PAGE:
I awoke around 2:30am to a sharp pain. I shot up in bed, not sure what to think of it. It didn’t feel the way I’d always been told labor pains would feel. After a minute, it subsided. I relaxed back into bed only to have the pain return. I shot up again, but this time I leaned over and attempted to rustle Mat, telling him I think something’s wrong. In his sleepy daze, he picked up his arm enough to pat me on the back and said, “you’ll be ok… mumble… mumble….”
I did try to return to sleep, but the pain returned. This time, Mat awoke enough that I wasn’t feeling well. We decided to call Mat’s mom and ask her about it. She suggested we take a walk; if the pain disappears, it’s just my body practicing. If it doesn’t, we need to call the ambulance. We took a short walk up and down on side of our block, with me feeling the pangs every few minutes. At the time, it didn’t occur to us that this was a sign that we should be calling the ambulance. Silly us.
The pain started to subside as we returned to the apartment. Once we got upstairs, we decided to sit up for a little while just to make sure the pain was gone. Mat went to get us glasses of water, and I headed over to the exercise ball to sit and relax. Mat came over, placed our waters on the table and sat on the couch. However, the moment he reached over to pick up the remote for the television, my water broke!
We both went into hysterics, trying to figure out what we needed to do. Mat rushed for a towel and the overnight bag for the hospital. From the bag he plucked the German phrases list we needed for communicating with the hospital and the EMS. He dialed the ambulance, only to be greeted by someone who said he didn’t speak any English. Mat was able to tell him I was pregnant, but we were having a terrible time finding anything that said “labor” in the German phrases list. After what seemed like an eternity in frustration, Mat blurted out, “Baby kommt jetzt!” (baby comes now!).
The ambulance was dispatched immediately.
As we waited for the ambulance, we tried to make sure we had everything we needed (which was difficult for me, as I was unable to do anything for more than a few minutes without stopping). Finally the EMTs showed up, along with a few military policemen. As I stood up to go, Mat said, “wait, just one minute,” and rushed to the back of the apartment. The MPs and I waited, staring at each other blankly. Finally, Mat returned, seemingly carrying nothing more than he had before.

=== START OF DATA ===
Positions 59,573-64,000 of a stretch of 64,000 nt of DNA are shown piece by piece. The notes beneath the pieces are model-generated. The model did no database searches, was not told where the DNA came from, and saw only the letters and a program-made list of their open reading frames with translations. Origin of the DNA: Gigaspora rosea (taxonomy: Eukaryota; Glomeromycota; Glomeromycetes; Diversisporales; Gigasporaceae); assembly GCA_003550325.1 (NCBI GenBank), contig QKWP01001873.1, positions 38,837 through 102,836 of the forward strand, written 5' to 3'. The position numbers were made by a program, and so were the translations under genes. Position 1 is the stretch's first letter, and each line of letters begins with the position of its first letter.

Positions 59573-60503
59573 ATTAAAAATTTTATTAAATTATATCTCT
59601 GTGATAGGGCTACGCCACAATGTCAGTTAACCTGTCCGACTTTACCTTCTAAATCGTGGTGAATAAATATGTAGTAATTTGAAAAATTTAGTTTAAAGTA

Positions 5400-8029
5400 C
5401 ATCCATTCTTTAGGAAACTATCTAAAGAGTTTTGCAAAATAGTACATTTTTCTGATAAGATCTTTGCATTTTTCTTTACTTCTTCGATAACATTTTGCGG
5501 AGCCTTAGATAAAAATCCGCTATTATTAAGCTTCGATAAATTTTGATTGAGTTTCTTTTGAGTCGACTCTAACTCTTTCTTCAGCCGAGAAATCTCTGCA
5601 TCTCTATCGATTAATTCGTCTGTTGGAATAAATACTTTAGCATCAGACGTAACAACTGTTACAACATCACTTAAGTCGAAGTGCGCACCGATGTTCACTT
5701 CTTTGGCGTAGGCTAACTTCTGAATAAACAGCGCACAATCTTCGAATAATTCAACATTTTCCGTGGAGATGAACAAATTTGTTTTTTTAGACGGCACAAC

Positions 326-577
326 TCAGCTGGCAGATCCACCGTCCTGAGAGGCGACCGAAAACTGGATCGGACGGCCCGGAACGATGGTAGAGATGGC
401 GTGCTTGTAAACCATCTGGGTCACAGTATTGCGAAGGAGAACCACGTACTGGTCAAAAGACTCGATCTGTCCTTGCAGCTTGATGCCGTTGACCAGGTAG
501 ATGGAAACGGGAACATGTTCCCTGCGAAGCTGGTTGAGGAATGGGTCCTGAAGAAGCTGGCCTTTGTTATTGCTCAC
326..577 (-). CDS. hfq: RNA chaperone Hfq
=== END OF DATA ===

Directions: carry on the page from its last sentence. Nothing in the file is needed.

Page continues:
We all piled into the ambulance, me in the back on a stretcher and Mat in the front passenger seat. It seemed like the longest and bumpiest ride of my life, though it only took us minutes to get to the hospital.
As we entered the hospital, I was rushed into an elevator, while Mat was jerked off in the opposite direction to take care of paperwork. The pain was getting so bad that I thought for sure Mat would miss the birth. In a few minutes, I in the maternity wing and given a private birthing room. The lights were dimmed, and I was placed on a very comfy bed… only to have a midwife place the most constricting baby monitor ever wrapped around my tummy. The midwife checked that it was placed properly, and left!
All alone, I heard nothing up and down the hallway outside. Every minute or so, I would have a contraction, which not only hurt like the dickens but made me wonder just how much worse it was going to be. If no one was in here with me, surely it wasn’t very close to time. This pain was unbelievable, and no one was checking on me!
The midwife finally returned after what seemed like ages had passed. She kept telling me not to turn on my side so much, that I would fall off the bed. Unfortunately, giving the side of the bed a death grip was the only thing getting me through the pain. When Mat was finally able to join me, his hand paid the price.
A doctor and assistant came in, announcing that it was time to give me an IV. In my haze, I said, “no, please, no needles…” and then Mat was able to calmly explain that we wanted no intervention unless it was absolutely necessary. The doctor got very mad, huffed about, then said he would return. Mat told me later that the doctor had also said that it was pitocin they were trying to give me. This is something given to induce labor, to which I was already experiencing!
The midwife said, “ok, let’s see how far along you are.” She checked, and her face lit up. She asked, “are you ready to push?” I was more than ready to get this over with.
And then it was over.
Baby was born just a few minutes later! It was the strangest feeling; the moment the baby was born, my pain disappeared and I started to giggle. The midwife checked baby, wiped them off, wrapped them in a blanket, and handed them to me. After holding Baby for a while, I gave them back to be weighed and measured. Then, Mat held them for a little while, dancing with them around the hospital room.
We spent three days in the hospital. We had a few friends visit and called many many friends and family back home.